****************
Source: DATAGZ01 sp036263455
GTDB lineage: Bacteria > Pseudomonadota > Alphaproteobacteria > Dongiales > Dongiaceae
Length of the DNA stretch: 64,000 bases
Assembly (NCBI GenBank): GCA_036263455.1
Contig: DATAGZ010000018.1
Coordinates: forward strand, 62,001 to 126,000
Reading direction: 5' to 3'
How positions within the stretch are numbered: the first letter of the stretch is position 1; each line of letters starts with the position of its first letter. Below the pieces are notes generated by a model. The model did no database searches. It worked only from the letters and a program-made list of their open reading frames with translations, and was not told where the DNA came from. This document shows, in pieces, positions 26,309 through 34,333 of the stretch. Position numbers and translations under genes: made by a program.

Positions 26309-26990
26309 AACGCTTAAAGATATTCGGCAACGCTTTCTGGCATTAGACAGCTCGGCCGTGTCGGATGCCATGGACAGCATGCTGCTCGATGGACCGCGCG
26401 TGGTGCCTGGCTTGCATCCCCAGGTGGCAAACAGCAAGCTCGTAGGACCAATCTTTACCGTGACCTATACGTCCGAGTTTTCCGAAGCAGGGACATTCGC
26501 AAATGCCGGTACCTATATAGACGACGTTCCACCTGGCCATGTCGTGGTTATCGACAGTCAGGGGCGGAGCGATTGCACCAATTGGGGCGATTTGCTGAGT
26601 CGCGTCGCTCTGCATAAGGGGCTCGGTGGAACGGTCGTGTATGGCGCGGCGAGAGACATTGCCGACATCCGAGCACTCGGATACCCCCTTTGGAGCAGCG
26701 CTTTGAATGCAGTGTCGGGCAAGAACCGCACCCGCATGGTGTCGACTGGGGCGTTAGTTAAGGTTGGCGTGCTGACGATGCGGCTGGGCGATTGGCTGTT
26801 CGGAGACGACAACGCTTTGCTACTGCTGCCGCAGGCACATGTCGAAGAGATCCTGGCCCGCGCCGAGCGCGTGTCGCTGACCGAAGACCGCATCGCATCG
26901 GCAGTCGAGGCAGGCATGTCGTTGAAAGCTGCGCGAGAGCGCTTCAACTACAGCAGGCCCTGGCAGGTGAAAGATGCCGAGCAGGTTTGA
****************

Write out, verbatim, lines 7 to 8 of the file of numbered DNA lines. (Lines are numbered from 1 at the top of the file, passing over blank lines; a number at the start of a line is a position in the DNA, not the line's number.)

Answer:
Reading direction: 5' to 3'
How positions within the stretch are numbered: the first letter of the stretch is position 1; each line of letters starts with the position of its first letter. Below the pieces are notes generated by a model. The model did no database searches. It worked only from the letters and a program-made list of their open reading frames with translations, and was not told where the DNA came from. This document shows, in pieces, positions 26,309 through 34,333 of the stretch. Position numbers and translations under genes: made by a program.